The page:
“Want to know a secret?” Jack asked. “Look at me when I’m talking to you.”
Kathy glanced up at him. He was watching her intently from across the dinner table, his hands folded in front of him.
“Do you know what tomorrow is?” he asked.
Kathy smiled. “Should I?”
“It’s our two month anniversary.” His eyes, dark and sharp, chewed at her hungrily for a moment, and then he smiled. “Isn’t that exciting?”
“Wow,” she said. She resumed setting the table. A fork here, a saltshaker there; her hands shook when she set down the potholders. “Two months already?”
“I have to go get the chicken,” she said.
He made a causal gesture, just a little wave of dismissal, and Kathy left the dining room. She felt his eyes on her back while she crossed the hall into the kitchen. The chicken she’d roasted earlier was sitting on the counter.
When she brought the chicken in and set it on the table, Jack sighed with pleasure. “You’re an excellent cook,” he told her. “That’s one of the reasons I married you.”
She sat down. “Thank you.”
Jack took the knife from its place by his plate and started carving the chicken. “I’m almost done with the walkway.”
“The one in the garden?”
“Yes,” he said. “I tried a footpath before with stones, but it didn’t work. And you know the old saying…If at first you don’t succeed, try and try again. Well, I like to say, if at first you use the wrong building materials, get something new and start over.”
Kathy’s stomach hurt.
He served her a slice of the chicken. “It’s like marriage,” he said. “This time I’m using slate. And I think,” he said, reaching over to squeeze her hand, “this time I’ve found the right material.”
“I hope so,” she said seriously.
He laughed. “I bet you do.”
After dinner, Jack went out to the garden, and Kathy was left to wash up the dishes. Jack didn’t own a dishwasher, so she did everything by hand, and then stacked up the dripping dishware on the rack by the sink.
When she was finished she dried her hands off on a dishtowel and took off her apron. Beneath it she was wearing a pink dress. Her shoes were thin, really no more than slippers, and they pinched.
The windows were boarded up, but she could feel Jack out in the garden. She’d developed a sixth sense where Jack was concerned. No matter where she was in the house, she could hear him: she was aware of a warmth, a heartbeat, in whatever room he was in. Her ears were constantly tuned for the particular sound of his breathing, or his voice.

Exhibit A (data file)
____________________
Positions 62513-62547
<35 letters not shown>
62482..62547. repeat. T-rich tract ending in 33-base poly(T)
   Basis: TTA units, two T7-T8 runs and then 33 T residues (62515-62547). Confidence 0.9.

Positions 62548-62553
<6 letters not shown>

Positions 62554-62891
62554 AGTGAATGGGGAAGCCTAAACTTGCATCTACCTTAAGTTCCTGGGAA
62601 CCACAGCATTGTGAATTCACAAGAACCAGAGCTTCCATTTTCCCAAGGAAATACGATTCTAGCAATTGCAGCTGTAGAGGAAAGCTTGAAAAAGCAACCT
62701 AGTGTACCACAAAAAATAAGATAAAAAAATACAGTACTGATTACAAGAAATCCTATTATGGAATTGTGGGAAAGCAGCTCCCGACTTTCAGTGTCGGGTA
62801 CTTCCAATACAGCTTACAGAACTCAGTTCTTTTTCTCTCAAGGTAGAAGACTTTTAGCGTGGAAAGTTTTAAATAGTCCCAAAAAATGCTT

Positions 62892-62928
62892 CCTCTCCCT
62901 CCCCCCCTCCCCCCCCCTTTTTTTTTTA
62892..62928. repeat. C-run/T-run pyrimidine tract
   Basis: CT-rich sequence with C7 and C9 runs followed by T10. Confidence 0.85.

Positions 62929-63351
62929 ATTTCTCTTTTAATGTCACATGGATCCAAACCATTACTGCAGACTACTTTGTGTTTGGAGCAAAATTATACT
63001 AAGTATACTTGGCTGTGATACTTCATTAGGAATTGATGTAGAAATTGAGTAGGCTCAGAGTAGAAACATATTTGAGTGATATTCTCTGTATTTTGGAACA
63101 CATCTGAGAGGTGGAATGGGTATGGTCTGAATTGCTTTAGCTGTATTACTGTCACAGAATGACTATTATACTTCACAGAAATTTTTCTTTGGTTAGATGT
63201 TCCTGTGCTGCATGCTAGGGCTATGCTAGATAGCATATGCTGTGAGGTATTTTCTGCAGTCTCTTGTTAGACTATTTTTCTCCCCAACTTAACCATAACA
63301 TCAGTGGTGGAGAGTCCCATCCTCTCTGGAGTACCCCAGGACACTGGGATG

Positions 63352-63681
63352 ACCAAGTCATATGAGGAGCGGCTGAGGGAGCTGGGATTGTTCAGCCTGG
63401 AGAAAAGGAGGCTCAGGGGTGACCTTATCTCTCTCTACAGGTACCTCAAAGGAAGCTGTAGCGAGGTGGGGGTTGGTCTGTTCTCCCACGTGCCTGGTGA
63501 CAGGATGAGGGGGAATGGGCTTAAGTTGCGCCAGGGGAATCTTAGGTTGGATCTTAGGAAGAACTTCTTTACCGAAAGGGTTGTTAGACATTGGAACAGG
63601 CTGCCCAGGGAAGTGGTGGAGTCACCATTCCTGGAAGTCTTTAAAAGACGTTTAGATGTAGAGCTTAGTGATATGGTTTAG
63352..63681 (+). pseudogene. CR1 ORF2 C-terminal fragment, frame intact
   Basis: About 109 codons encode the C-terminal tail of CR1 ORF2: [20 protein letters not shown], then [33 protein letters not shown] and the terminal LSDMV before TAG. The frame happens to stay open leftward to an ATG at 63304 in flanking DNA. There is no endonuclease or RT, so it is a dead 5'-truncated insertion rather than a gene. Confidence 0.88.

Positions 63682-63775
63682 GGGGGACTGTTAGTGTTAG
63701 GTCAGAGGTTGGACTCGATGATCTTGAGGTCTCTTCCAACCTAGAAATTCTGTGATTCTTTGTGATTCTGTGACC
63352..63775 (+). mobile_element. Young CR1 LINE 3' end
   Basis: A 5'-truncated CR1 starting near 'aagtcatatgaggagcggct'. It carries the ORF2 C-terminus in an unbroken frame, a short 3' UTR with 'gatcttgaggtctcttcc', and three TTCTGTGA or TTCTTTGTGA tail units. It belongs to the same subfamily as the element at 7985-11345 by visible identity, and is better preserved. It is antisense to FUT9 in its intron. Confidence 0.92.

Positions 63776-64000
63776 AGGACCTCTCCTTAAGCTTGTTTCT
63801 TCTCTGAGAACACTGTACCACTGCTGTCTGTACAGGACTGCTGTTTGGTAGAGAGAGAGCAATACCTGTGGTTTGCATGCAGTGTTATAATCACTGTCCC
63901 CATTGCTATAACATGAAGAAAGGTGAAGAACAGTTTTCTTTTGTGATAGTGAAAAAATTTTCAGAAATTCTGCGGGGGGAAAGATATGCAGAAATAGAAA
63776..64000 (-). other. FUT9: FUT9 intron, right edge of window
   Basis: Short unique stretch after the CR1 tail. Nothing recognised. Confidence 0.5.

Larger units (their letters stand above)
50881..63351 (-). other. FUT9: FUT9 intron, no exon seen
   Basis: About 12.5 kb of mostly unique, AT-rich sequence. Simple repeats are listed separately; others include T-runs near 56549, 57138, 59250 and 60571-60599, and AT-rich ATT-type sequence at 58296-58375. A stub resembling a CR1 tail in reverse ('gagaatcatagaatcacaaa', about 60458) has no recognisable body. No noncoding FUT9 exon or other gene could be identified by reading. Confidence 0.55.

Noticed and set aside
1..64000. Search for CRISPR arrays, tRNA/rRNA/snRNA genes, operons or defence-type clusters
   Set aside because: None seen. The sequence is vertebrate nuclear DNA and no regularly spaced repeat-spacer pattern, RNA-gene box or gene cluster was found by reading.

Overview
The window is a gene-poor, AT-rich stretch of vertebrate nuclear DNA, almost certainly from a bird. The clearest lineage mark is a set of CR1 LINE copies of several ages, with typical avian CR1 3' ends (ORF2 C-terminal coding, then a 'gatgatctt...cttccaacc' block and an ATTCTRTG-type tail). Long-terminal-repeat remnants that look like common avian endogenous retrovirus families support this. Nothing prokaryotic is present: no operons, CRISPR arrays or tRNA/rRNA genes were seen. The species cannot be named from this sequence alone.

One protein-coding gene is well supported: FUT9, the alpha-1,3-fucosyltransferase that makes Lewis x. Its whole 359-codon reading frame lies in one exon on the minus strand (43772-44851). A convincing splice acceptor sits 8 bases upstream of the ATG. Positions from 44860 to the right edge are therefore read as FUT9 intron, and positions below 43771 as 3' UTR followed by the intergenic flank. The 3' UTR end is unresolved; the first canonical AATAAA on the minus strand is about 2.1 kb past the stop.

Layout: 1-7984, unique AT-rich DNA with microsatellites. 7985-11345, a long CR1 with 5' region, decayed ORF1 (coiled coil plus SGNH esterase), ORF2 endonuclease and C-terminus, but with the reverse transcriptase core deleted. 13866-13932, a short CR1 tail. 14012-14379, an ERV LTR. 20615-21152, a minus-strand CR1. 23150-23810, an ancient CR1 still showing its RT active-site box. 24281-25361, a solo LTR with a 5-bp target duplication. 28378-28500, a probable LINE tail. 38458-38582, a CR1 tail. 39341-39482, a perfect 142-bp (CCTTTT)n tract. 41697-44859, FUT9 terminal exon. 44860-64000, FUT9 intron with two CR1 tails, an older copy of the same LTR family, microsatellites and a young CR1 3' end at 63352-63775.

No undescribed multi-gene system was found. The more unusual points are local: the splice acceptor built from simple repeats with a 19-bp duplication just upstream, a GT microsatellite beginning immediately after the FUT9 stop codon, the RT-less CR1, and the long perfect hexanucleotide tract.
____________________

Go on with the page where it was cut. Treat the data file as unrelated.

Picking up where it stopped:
Now, she was just aware of his absence. He would be in the garden for hours. Jack was like that. When it came to his projects, he could work almost nonstop. She didn’t think he slept more than three or four hours a night.
She clutched the quiet to her like a promise. With a few hours of free time, and more importantly, alone time ahead of her, she had things to do. She turned and padded softly across the creaky wooden floor.
There were places in the house she was allowed to go, like the kitchen, bedroom, and basement. Then there were places she wasn’t: the second floor, Jack’s office, and the closet.
Kathy didn’t mind not being allowed to go near the closet. She didn’t want to see what was in there. It was bad enough seeing its door every time she descended into the lowest level of the house, which she did frequently.
At some point in his life Jack must have either owned or raided a zoo. The basement was filled with tanks, and inside the tanks were animals: piranhas and eels and scorpions, anything scaly or poisonous or frightening.
It was the alligator in his huge tank that frightened her the most. It was a relatively small alligator, but its mouth still looked like it could easily remove a limb, and its dark, fishy eyes gave her the creeps.
The alligator was always on her mind.
The animals were well looked after, their cages elaborate, large and filled with soil or sand and plants. Jack liked animals, and he was good at taking care of them.
Besides animals, Jack kept materials for his projects in the basement: piles of rocks, locked cabinets filled with tools, rows and rows of books on plywood shelves, and a large worktable.
Kathy kept things in the basement, too. She had a collection of treasures stashed behind Jack’s dictionaries, the only books he never used. They were tools, the raw ingredients for a project of her own.
She had plans. Well, ideas, mostly. She spent hours thinking and throwing anxious looks at the alligator, who always seemed to be looking back with his inky, creepy eyes.
There were car keys at the bottom of his tank.
As a child, Kathy had been a bit of a tomboy.
She had never minded frogs or spiders, or any of the other things that usually made girls scream. She had liked mud. She’d gone swimming when her friends were worried about ruining their makeup and hair. Kathy had also loved fishing.
During high school, whenever she’d had a bad week, her father would wake her up early and drive her out to the river across town. There, they would prop themselves up on the bridge with their poles and their bait and fish.
Fishing was a reward when she got a good grade, a consolation when she fought with a friend. It was what got her through a particularly bad breakup.
Jack said she had been fishing the first time he saw her.
Kathy was making a fishing line.
For almost two months she had been sneaking down to the basement to unravel the hems of her clothes with a nail she found protruding from the wall. As it stood, she had about three feet of pink and white thread, all woven and knotted into something that was almost, but not quite, a rope.
Tonight she’d finally collected the final trinket needed to finish her fishing line. She had found a paperclip that morning on the floor outside Jack’s office. It was metal and oversized: absolutely perfect. She’d whisked it under her dress, tucking it between the strap of her underwear and the flesh of her hip. It had been tickling her all day.